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RURAL AMERICA – You can’t see much from here; no mountains, no large bodies of water, no tall buildings, and no rumbling freight trains. Out front I can occasionally see a vehicle up on the graveled road; the other views are woods, beautiful but nothing jaw-dropping, until it snows, then you all will want to be here, sitting with me in the middle of a Robert Frost poem.

A little way up the road a couple of American bald eagles have been feeding on the carcass of a deer felled by a car. They’ve been at it for a few days, battling with crows for the good stuff. Looks like gopher guts to me.

Three days ago a rafter of 22 turkeys (don’t ask why I counted them) moved slowly across my front yard, stepping the way they do in a herky-jerky fashion wherein the head juts forward then the body catches up, moving to a syncopated rhythm, as if they’re listening to their inner Dave Brubeck.

The past couple of weeks I’ve been on the road a lot, traveling across most of Illinois and some of Iowa, avoiding the interstate highway system when possible, listening to everything from Beethoven to Maroon 5, noting plastic figures of Mary, Joseph and Jesus still in yards of small-town residents along the way.

Small towns struggle mightily, and it shows. There is a tiredness in these places that is palpable and I feel for them, but if the citizens are attempting to return to 1960 then count me out. Life wasn’t better then, just different. Men ran the towns in those days, owned the businesses, told their wives how they should vote and, oh my goodness, we now have a guy-in-chief from that era.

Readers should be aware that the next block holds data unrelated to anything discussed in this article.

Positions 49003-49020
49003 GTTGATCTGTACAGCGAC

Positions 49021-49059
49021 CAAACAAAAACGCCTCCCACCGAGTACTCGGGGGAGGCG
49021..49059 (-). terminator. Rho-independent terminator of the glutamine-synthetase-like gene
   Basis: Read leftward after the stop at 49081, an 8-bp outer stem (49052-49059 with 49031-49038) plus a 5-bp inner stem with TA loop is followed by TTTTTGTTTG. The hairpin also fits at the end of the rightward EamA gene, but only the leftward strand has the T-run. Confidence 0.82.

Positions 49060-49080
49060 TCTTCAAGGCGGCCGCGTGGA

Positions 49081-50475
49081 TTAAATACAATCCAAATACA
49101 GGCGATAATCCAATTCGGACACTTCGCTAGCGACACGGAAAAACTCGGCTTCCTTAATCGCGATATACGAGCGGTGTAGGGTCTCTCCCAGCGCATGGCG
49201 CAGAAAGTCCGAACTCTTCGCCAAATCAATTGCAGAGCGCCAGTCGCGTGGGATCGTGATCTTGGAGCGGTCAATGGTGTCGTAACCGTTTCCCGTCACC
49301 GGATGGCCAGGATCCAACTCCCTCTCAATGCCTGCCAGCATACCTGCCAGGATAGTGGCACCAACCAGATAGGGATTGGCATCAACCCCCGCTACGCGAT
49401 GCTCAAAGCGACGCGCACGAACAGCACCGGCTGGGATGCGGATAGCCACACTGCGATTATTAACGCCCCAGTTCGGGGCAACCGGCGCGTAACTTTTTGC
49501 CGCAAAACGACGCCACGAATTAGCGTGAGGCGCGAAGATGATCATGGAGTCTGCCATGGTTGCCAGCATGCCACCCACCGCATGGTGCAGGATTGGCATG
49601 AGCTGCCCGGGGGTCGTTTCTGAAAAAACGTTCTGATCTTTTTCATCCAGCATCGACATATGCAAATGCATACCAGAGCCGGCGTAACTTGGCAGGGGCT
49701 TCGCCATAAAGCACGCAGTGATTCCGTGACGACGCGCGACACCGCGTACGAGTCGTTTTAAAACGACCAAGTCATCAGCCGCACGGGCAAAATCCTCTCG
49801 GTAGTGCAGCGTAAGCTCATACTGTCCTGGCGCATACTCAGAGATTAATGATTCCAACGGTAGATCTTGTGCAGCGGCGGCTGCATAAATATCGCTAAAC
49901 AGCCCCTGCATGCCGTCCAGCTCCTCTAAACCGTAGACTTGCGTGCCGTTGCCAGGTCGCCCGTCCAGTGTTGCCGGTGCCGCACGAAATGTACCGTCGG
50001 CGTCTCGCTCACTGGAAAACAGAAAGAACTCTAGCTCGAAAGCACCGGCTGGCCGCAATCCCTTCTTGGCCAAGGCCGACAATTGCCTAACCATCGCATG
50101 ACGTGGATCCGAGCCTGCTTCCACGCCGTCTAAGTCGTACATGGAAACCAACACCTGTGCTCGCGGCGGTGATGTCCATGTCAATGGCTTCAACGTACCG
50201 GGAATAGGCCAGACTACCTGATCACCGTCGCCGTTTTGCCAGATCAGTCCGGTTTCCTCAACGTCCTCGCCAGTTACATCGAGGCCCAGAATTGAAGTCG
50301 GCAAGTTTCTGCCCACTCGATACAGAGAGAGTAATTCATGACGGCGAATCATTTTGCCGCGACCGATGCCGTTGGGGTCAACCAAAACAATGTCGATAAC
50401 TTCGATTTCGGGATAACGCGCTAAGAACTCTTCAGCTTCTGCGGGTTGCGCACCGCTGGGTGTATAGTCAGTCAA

I drove past a business in a small Illinois town called Sleeve Weasels, the business not the town, a tattoo parlor that residents would likely not have allowed in 1960, and there is something weirdly appealing about the business name. If I am ever inclined to cover myself with tattoos I might give Mr. Weasels a call.

A couple of days after Christmas in a small Iowa town I joined an entire family (grandkids to grandparents) for tacos, one of them a high school student who brought a date. His companion was a bright, beautiful young woman and on occasion I glanced at them across the table, remembering that I was once that age and terribly in love, but I long ago lost the loony intensity these two shared, the craziness that young love brings, the need to touch, to assure the other exists. And to laugh; oh my, they laughed and my heart soared and ached for them.

A beautiful, winter-coated coyote just loped down my lane and now I feel comfortable leaving 2018 behind. It has been a horrible year for many around the world and I have no sage advice to offer for 2019 except, maybe, look for love. It’s out there. I can see it from here.

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Kurt Ullrich lives in rural Jackson County, IA. His book "The Iowa State Fair" is available from the University of Iowa Press.